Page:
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Sandro Perri returns with In Another Life, his first new solo album since the acclaimed Impossible Spaces from 2011 (which garnered a Best New Track and Top 50 Albums of 2011 from Pitchfork, among many other accolades). Perri has been called “one of the most singular producers in contemporary music” (Boomkat) and his long affiliation with Constellation through various electronic and singer-songwriter guises (Polmo Polpo, Glissandro 70, Off World) has produced a uniquely adventurous and iconoclastic discography. In Another Life expands on this in peerless fashion.
The new album is what Perri describes as “an experiment in ‘infinite’ songwriting.” The title track is a 24-minute pop mantra for sequenced synth, piano, guitar and voice, progressing sideways rather than forward. A relaxed three-chord vamp runs the length of the album’s Side One, peppered with Sandro’s languid, lilting vocal and adorned with continually developing musical details – massaging the listener with the joys of repetition while defying stasis and monotony. Like the longer-form work of fellow-travellers Bill Callahan, Destroyer or Arthur Russell, Perri extends the notion of the meditative minimalist pop song to its literal maximum, flouting ‘commercial’ concerns in our streamingly short-attention-span era – and perhaps implicitly calling for a politics of slow consumption? The lyric of “In Another Life” suggests as much, moving through bemused critiques and degrees of equivocation about unrealized utopias, culminating with the final stanza: “Beyond the choice of create or destroy / inherit, steal, gift or employ / Fair is far too small a word we’d enjoy / In another life / So hold a promise no bigger than two hands / Hope scaled and re-read in human / And not reduced to a list of demands / In another life.”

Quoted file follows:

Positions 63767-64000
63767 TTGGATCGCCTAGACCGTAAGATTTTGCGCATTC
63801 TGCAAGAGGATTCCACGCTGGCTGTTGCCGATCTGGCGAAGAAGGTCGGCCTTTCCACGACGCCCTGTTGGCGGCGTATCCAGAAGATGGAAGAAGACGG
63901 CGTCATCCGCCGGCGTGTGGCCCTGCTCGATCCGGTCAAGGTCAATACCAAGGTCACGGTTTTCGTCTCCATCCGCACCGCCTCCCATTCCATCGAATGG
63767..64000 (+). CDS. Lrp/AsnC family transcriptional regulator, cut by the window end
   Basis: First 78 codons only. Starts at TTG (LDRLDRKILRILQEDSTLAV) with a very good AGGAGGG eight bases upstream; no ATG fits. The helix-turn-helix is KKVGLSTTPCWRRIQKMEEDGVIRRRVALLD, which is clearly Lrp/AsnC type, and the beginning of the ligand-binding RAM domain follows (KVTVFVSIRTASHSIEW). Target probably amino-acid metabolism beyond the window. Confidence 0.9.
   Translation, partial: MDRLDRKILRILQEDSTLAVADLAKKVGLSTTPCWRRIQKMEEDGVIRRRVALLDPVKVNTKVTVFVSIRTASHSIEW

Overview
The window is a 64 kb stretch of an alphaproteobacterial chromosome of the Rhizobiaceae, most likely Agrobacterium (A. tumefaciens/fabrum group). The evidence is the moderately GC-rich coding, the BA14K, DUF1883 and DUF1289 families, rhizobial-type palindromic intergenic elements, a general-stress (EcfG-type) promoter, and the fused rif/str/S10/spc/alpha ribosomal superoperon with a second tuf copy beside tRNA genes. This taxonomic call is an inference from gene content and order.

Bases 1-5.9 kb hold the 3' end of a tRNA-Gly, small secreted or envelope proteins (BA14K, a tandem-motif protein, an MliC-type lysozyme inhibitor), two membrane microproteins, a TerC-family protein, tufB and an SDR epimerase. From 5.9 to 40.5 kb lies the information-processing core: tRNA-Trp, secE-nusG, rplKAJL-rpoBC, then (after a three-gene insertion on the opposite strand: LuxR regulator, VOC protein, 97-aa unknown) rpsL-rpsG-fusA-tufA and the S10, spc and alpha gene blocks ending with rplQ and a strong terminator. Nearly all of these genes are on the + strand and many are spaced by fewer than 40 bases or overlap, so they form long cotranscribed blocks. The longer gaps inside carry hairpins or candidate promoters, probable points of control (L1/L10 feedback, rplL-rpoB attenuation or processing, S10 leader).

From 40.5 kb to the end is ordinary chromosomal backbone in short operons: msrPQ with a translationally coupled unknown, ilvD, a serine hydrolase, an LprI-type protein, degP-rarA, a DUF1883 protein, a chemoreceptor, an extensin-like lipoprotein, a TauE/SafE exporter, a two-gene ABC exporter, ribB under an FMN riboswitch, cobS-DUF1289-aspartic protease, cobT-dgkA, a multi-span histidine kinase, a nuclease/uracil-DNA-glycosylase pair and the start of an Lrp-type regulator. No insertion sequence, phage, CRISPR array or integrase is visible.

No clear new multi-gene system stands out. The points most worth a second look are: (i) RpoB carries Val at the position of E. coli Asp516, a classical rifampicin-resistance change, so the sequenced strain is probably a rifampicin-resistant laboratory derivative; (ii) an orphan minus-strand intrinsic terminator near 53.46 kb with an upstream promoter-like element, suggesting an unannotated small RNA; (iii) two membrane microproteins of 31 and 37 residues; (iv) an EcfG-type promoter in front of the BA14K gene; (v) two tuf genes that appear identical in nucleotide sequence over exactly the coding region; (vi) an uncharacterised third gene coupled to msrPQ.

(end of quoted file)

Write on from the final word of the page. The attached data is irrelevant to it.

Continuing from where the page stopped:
Side Two of In Another Life features a similar approach, though in a distinct 3-part series: “Everybody’s Paris” begins with Perri on vocals, with the mic then handed over to André Ethier (The Deadly Snakes) and Dan Bejar (Destroyer) respectively, who each take a vocal turn singing lyrics of their own. Sandro calls this “a song-cycle designed to accept any lyrical variation fed into it: a fill-in-the-blanks questionnaire in the form of a song.” Of course “Everybody’s Paris” ends up being much more than this, with the evocative phrase of the song’s title serving as the lyrical tent pole and recurring refrain; an anchor point for signification and sentiment that intentionally belies the suggestion of anything prosaic or administrative about Perri’s formal conceit. In the hands of these three master lyricists and voices – and with Perri subtly reconfiguring the instrumentation and arrangements for each of the three parts – “Everybody’s Paris” emerges as a profound and fitting sibling (a set of triplet brothers?) to Side One’s ‘infinite’ title track.
The result is a gently yet enormously affecting album that basks thoughtfully and discerningly in a slow, sweet melancholia. In Another Life is a supremely listenable return to form for Sandro Perri, the music like a temporal analogue to a tender nature tableau registering slight changes under shifting light and a meditative gaze: at once appearing to signify only itself, while auguring the promise of harmonious life.